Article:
With all his previous work on the history and craft of children’s books, it could seem that humor is a rather frivolous subject for author Leonard Marcus. A study of comic writing might also reveal that the dissected laugh always dies. Yet, within the 14 interviews that comprise Funny Business: Conversations with Writers of Comedy, Marcus reveals variations on a theme of wit that are sure to startle and amaze the reader.
Some interview subjects are obvious. How could you do a book about humor in kids’ books without those masters of silliness, Jon Scieszka or Daniel Pinkwater? Impossible. Yet, he also includes authors whose humor might seem to live in the background, occasionally leaping out to give a situation or character perspective. Under Marcus’ skillful questioning, however, it becomes clear that those laughs breathe life into a story, such as when Christopher Paul Curtis’ Bud talks about how six is a bad time” because you start to lose your teeth and “you’ve got to wonder what’s coming off next, your arm?”
Sharon Creech confides that she is drawn to humor that arises out of sorrow or fear.” Judy Blume seems to share this approach as she tells Marcus of initial reactions to Blubber. At first, the book is greeted by hysterical laughter and “then, all of a sudden, it was wham! They got it, and there was dead silence, because they all realized that any one of them could be in this position or could do those awful things.”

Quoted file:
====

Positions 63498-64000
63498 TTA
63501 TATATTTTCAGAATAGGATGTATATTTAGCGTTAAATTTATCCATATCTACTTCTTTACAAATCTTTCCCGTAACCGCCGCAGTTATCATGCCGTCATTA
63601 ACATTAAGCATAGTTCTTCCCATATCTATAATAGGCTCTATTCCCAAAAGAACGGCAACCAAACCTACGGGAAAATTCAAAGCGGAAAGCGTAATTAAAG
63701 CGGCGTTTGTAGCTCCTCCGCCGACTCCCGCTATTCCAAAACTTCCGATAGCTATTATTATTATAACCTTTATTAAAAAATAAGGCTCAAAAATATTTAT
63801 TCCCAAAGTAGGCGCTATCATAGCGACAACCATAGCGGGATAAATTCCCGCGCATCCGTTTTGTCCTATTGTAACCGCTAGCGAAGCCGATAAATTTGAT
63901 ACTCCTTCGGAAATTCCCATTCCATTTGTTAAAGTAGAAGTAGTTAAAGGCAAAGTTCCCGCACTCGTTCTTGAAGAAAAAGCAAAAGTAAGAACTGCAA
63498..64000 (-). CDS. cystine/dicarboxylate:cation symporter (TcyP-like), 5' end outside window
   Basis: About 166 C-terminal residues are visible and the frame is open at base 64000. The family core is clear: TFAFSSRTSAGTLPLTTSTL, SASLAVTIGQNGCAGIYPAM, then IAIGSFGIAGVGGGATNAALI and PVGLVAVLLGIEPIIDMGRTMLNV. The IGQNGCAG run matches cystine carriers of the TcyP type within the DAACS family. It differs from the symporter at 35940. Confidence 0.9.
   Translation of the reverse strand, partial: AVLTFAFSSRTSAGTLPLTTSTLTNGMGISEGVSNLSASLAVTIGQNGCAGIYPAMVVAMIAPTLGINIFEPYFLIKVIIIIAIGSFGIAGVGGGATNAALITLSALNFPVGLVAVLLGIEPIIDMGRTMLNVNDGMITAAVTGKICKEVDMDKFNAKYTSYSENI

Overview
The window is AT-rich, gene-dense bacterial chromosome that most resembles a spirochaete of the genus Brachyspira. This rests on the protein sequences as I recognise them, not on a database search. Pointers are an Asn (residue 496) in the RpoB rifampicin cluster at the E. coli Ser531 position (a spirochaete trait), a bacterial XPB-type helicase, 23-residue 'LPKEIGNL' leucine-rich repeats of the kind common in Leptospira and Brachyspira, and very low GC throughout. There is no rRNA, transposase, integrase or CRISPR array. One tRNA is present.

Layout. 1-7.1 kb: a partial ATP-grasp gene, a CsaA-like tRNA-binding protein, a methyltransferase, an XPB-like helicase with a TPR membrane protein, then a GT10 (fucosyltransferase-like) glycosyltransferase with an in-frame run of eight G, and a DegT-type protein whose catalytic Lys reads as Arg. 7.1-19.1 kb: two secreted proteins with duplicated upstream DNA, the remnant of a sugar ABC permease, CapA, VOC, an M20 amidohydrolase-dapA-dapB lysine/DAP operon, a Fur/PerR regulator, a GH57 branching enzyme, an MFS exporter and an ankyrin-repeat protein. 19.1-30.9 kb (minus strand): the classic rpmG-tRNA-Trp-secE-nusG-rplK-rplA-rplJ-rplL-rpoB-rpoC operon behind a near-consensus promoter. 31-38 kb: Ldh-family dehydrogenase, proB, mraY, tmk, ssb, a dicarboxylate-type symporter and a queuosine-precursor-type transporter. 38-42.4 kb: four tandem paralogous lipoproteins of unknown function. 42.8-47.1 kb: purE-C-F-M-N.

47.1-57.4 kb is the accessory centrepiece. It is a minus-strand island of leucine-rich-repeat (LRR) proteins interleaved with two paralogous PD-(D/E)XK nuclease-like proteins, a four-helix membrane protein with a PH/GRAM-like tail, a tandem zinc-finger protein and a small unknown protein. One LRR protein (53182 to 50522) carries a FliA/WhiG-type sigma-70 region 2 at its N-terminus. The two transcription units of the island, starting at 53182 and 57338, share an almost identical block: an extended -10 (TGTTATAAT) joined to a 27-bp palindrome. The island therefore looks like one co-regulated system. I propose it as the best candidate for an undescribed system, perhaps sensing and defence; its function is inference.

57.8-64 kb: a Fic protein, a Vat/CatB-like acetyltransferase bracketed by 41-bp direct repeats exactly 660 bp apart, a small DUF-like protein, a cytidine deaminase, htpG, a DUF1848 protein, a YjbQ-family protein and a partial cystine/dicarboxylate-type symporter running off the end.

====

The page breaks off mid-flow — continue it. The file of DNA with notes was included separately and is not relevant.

One cannot talk about awful things without referring to the interview with Daniel Handler, aka Lemony Snicket. Marcus provides a window into the creative process that is sure to fascinate “Unfortunate Events” fans by including an email interchange between Handler and his editor Susan Rich on their quest to find just the right metaphor for the dire confusion of the Baudelaires. Frantic snakes? Sinking ships? The possibilities are both numerous and wickedly witty.
While Funny Business will be relished by teachers and librarians who love children’s books and help steer students to books that will engage them, another important audience is made up of the young readers themselves. So you can’t have Norton Juster visit your school to discuss The Phantom Tollbooth? Thanks to Leonard Marcus, you can eavesdrop on a conversation and learn about how the Triple Demons of Compromise flummoxed Juster’s friend and illustrator Jules Feiffer or another of the countless inside stories that make these gifted authors real. In Funny Business, Marcus doesn’t dissect the humor – he illumines it.
– Reviewed by Ellen Myrick